Metabolism & excretion: Irinotecan (CPT-11) is subject to extensive metabolic conversion by various enzyme systems, including esterases to form the active metabolite SN 38, and UGT1A1 mediating glucuronidation of SN-38 to form the inactive glucuronide metabolite SN-38G. Irinotecan (CPT-11) can also undergo CYP3A4-mediated oxidative metabolism to several pharmacologically inactive oxidation products, one of which can be hydrolyzed by carboxylesterase to release SN-38. UGT1A1 activity is reduced in individuals with genetic polymorphisms that lead to reduced enzyme activity, such as the UGT1A1*28 polymorphism (see Precautions). SN-38 glucuronide had 1/50 to 1/100 the activity of SN-38 in cytotoxicity assays using two cell lines in vitro. The disposition of irinotecan has not been fully elucidated in humans. The urinary excretion of irinotecan is 11% to 20%; SN-38, <1%; and SN-38 glucuronide, 3%. The cumulative biliary and urinary excretion of irinotecan and its metabolites (SN-38 and SN-38 glucuronide) over a period of 48 hours following administration of irinotecan in two patients ranged from approximately 25% (100 mg/m2) to 50% (300 mg/m2).
Pharmacokinetics in special populations: Geriatric: The pharmacokinetics of irinotecan administered using the weekly schedule was evaluated in a study of 183 patients that was prospectively designed to investigate the effect of age on irinotecan toxicity. Results from this trial indicate that there are no differences in the pharmacokinetics of irinotecan, SN-38, and SN-38 glucuronide in patients <65 years of age compared with patients ≥65 years of age. In a study of 162 patients that was not prospectively designed to investigate the effect of age, small (less than 18%) but statistically significant differences in dose-normalized irinotecan pharmacokinetic parameters in patients <65 years of age compared to patients ≥65 years of age were observed. Although dose-normalized AUC0-24 for SN-38 in patients ≥65 years of age was 11% higher than in patients <65 years of age, this difference was not statistically significant.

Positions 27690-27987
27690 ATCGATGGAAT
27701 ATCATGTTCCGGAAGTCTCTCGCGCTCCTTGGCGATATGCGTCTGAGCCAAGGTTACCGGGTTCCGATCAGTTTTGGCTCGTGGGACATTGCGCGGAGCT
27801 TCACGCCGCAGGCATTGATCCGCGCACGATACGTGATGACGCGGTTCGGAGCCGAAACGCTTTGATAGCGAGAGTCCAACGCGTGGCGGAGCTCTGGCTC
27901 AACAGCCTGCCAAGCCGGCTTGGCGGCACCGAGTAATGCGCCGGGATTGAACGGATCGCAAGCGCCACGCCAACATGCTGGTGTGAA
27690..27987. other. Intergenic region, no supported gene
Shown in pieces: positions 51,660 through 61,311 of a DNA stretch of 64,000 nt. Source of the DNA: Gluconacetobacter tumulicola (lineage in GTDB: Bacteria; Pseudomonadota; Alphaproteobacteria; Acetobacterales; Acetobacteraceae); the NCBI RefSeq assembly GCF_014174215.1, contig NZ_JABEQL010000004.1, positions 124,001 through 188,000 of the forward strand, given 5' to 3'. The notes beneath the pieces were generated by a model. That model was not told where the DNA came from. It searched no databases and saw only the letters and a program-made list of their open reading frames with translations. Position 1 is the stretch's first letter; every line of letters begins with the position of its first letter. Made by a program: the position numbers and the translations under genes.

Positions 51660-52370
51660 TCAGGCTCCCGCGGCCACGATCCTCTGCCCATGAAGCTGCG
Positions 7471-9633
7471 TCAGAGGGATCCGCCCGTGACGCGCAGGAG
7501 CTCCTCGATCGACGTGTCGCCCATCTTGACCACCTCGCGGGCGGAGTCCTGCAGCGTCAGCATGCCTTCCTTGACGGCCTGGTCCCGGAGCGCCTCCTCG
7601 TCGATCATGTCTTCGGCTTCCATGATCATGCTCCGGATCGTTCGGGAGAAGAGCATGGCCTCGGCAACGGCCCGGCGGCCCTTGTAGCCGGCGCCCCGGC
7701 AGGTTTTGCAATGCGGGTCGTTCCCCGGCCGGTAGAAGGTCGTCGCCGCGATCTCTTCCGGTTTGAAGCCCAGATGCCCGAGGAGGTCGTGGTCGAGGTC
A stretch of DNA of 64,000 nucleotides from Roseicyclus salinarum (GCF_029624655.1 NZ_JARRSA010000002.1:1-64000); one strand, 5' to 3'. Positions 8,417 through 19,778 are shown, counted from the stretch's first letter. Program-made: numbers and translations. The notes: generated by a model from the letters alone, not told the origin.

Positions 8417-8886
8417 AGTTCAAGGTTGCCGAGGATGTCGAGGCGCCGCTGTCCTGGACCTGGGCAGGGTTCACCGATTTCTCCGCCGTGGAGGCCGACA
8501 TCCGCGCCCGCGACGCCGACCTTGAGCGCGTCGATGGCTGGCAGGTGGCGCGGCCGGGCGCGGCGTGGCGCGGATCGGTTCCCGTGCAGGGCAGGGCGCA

Pediatric: see Precautions.
The pharmacokinetics of irinotecan and its major metabolites in the pediatric population was investigated in clinical trials conducted in the US and Europe. Overall, results and general conclusions regarding irinotecan pharmacokinetics were comparable in the US and European studies. Any differences in the findings between these studies are probably attributable to differences in the doses investigated (20 to 200 mg/m2 and 200 to 720 mg/m2 in the US and European studies, respectively) and the marked inter-patient variability in values determined for the pharmacokinetic parameters of irinotecan and SN-38.